Scientists from East Anglia and Reading universities warn that flights between London and New York could get bumpier with stronger turbulence in the future due to climate change. Here’s why.
Please, fasten your seat belts
It takes nothing more than supercomputer simulations to forecast how climate change will affect our lives in the future. Scientists at East Anglia and Reading universities have discovered that air turbulence will dramatically increase in the atmospheric jet streams over the North Atlantic. This means that you can bet your flights to NYC will be bumpier than usual as time goes on.
Their findings concluded that turbulence will rise by 40 to 170% by 2050 and that the likliest outcome will be the doubling of airspace with turbulence around the world.
Turbulence strength will also rise by 10-40% which means that you’ll be seeing that “seatbelt” sign flashing a lot more during your trans-Atlantic flights in the coming decades. Turbulence is more than just an inconvenience when you’ve been waiting for that in-flight drink trolley to come by.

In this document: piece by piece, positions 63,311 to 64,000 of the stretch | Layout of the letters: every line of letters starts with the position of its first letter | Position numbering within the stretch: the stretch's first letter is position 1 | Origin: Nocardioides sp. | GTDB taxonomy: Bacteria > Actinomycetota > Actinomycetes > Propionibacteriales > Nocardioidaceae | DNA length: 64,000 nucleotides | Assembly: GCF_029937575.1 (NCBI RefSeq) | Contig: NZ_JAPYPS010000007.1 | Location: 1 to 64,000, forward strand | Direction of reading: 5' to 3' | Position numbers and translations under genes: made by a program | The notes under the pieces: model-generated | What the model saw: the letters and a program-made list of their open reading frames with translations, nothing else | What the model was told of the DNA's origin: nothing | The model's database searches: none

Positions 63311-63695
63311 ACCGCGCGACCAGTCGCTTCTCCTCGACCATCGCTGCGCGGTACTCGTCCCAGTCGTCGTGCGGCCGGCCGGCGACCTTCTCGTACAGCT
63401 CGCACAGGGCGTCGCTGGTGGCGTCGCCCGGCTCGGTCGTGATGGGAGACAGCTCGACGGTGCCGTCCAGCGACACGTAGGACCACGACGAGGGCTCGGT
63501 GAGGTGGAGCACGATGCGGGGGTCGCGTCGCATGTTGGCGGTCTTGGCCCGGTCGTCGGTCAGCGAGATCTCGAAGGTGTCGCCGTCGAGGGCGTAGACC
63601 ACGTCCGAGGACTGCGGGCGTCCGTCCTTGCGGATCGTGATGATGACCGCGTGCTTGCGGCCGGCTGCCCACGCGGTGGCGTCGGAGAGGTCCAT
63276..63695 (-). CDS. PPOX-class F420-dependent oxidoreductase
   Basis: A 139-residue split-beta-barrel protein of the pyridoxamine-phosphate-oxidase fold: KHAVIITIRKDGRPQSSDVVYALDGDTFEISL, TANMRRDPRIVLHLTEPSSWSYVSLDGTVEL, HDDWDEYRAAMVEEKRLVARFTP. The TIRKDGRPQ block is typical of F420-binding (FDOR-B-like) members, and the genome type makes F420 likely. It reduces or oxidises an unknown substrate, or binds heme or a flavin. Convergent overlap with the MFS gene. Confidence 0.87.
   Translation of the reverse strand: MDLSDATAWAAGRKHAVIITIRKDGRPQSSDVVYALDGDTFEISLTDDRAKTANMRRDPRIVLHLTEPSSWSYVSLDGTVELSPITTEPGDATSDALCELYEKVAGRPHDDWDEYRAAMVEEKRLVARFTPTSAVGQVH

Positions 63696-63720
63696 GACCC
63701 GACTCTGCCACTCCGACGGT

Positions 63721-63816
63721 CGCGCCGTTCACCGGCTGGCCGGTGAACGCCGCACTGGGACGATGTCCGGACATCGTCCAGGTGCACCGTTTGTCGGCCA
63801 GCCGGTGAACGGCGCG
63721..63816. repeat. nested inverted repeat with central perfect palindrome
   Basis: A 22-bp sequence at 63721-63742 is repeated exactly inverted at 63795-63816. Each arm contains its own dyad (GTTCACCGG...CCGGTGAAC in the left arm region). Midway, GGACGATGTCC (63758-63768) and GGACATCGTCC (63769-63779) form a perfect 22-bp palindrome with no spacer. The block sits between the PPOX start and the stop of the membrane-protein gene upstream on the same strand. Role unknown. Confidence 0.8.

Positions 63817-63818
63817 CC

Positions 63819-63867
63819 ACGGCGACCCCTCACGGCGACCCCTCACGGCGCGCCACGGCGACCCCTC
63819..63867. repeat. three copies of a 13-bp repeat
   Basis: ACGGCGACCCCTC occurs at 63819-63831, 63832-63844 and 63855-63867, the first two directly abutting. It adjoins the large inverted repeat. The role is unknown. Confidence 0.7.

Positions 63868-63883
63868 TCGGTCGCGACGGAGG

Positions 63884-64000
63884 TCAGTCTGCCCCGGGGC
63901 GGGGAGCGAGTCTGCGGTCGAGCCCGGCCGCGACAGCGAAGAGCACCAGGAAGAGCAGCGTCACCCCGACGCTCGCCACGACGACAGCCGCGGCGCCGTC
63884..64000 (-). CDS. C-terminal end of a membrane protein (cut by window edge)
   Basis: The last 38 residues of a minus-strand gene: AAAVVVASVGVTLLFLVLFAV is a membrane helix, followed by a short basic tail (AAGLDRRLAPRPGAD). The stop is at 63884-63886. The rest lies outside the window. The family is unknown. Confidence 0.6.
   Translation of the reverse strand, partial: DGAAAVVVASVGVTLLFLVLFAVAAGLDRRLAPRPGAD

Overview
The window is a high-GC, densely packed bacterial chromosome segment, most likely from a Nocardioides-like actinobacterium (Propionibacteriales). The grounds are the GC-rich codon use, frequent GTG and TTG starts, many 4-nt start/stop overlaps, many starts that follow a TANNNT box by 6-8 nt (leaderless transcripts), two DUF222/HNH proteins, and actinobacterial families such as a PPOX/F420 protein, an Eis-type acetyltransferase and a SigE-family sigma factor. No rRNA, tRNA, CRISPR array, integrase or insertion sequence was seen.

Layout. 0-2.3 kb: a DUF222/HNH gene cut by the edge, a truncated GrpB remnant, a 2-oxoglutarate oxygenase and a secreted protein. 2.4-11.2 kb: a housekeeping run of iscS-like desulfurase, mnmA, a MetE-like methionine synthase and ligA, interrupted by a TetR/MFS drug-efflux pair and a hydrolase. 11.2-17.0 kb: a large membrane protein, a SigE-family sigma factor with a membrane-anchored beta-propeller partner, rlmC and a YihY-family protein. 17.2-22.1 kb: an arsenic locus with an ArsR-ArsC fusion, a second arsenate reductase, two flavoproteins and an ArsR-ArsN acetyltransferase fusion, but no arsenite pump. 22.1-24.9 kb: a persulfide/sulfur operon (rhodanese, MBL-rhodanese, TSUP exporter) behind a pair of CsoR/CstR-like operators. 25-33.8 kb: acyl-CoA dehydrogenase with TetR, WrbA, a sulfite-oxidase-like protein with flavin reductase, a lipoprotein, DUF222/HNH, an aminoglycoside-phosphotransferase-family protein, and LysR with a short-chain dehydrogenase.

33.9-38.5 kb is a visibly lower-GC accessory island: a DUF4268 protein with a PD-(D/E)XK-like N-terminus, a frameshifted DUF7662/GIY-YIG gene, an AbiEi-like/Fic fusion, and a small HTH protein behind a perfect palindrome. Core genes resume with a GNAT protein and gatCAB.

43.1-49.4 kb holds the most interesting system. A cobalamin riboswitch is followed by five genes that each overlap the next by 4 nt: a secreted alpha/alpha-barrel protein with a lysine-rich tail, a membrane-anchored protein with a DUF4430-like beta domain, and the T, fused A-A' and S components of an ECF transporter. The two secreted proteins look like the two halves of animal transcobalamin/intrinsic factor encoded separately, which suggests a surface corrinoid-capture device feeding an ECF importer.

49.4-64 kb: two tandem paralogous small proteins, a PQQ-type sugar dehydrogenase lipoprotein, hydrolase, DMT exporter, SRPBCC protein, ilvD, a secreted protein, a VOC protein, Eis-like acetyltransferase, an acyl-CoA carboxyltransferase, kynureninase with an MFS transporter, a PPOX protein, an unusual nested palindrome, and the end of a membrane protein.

Dr. Paul Williams, of the University of Reading explains,
“Air turbulence does more than just interrupt the service of in-flight drinks. It injures hundreds of passengers and aircrew every year – sometimes fatally. It also causes delays and damages planes.
The total cost to society is about $150million (£98million) each year. Any increase in turbulence would make flying more uncomfortable and increase the risk to passengers and crew.”
Williams went on to explain that the whole situation is pretty ironic since aviation is a major reason why we’re facing climate change in the first place. It looks like the climate is plotting its revenge by making flights more turbulent and uncomfortable for flyers.Scared of flying? How to deal